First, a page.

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Archive: Economic downturns makes career planning even more important

May 29th, 2015 No comments

Economic downturns makes career planning even more important

Career Opportunities Logo 2012

From the Career Opportunities Archives…

To put it mildly, the economic news here in the US has not been very good lately. Business failures, the mortgage crisis and more are driving the economy lower and slower. This is sure to take its toll on business and the employees of these businesses — including you. That said, I hope that all of you have put your finances in order over the last several years as I have written here in Career Opportunities. Good preparation is always the best defense whenever tough times hit.Too often, workers suspend whatever career goals they have during tough times. Those who have a job feel grateful to be employed and those without a job will take nearly anything that comes along. I would caution you against such austere thinking. Career goals are just that, goals. We should continue to strive for our goals even when the economy is slow. I would say that this is the most important time to focus on our goals. This prevents us from making unwise decisions out of a sense of fear or even panic. Decisions made in the fog of panic can be the most damaging of our lives. Don’t allow fear to deter you from your most important goals .

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Video: No Hard Sell/The Rule of 2 Feet from from CareerCamp: New Unconference Career Building Methods

May 28th, 2015 No comments

A clip from this longer presentation – CareerCamp: New Unconference Methods for Helping People Build the Career They Deserve with Douglas E. Welch

CareerCamp Founder, Douglas E. Welch, shares CareerCamp with the attendees of the California Placement Association at their annual 2015 conference in San Luis Obispo.

He discusses What is CareerCamp?, how it might be used in your organization and takes you through an example of a Day at CareerCamp.

Careercamp 08 hard sell 2 feet anim

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Subscribe to CareerCamp International on YouTube

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Transcript:

No hard sell. This can be a hard rule to enforce sometimes. Basically I have found that people are pretty good about it if you tell them right up front. This isn’t about selling, it’s about sharing the information that you know. So, we can have authors come in. We can have consultants come in and everything, but I always say to them. “Feel free to mention your web site at the end of your talk.” That’s not what I’m talking about. What I don’t want it to be is a sales presentation. I really want you to share real useful, hard information with the people who are here. And that goes into our third rule – the Rule of Two Feet. Now, this always sounds funny. The Rule of Two Feet is this — if you are in a session — if you are in a breakout session, if you are listening to a presentation — if you are in a room with a speaker — and you’re not getting any value out of it, you are freely encouraged — in fact, highly encouraged — to use your own “two feet” and go and find another session that is useful to you, that is important to you, that teaches you something and that is one way we fight the hard sell, too. Because hard sell people will see, en masse, audiences get up and walk out.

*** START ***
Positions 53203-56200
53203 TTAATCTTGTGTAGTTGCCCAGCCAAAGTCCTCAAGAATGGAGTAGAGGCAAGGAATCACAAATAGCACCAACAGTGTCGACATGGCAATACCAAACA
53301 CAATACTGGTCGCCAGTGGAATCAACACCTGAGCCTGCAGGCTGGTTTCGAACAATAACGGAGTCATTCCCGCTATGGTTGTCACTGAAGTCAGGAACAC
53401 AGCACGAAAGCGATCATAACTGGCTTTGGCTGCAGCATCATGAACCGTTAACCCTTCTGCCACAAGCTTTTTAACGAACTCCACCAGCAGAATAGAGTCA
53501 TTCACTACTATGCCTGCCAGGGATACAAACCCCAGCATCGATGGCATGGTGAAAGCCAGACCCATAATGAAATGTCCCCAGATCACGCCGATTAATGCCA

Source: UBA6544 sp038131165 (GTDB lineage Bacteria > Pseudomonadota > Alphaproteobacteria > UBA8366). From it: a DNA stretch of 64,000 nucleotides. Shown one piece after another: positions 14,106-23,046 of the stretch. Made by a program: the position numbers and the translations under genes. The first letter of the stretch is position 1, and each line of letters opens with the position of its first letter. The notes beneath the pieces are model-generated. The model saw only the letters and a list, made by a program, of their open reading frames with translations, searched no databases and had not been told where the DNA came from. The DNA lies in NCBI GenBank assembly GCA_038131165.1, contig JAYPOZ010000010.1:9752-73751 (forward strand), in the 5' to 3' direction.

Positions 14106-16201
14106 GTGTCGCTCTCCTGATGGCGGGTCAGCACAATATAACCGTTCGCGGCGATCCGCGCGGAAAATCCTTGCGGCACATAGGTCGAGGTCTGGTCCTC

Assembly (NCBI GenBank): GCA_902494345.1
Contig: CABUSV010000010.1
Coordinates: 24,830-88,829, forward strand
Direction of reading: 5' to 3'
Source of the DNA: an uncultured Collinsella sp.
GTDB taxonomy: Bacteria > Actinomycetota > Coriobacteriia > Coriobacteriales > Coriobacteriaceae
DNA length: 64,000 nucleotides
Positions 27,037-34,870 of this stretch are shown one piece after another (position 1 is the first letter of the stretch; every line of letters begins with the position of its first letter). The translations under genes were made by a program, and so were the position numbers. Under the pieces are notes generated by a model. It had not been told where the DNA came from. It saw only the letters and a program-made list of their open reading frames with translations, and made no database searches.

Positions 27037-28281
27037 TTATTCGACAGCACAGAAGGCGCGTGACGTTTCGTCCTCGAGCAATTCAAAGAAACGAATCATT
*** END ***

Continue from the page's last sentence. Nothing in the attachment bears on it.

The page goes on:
What is CareerCamp and Career Camp International?

CareerCamp is a community organized, career-focused, unconference which calls upon local communities and people to share their knowledge, expertise and other important information on developing yourself and your career.

What is an unconference?

Unconferences are self-organizing conferences, similar to many professional conferences, but instead of hiring well-known, professional speakers, they call on the attendees themselves to provide the content and focus for the event. Every person who attends is highly encouraged to present on some topic deeply important to them or, barring that, to facilitate an open breakout session or round table discussion or even just to engage and converse with their fellow attendees between presentations. A few organizers band together to find a venue for the event, recruit sponsors and invite attendees, but the focus of the unconference is driven solely by the attendees.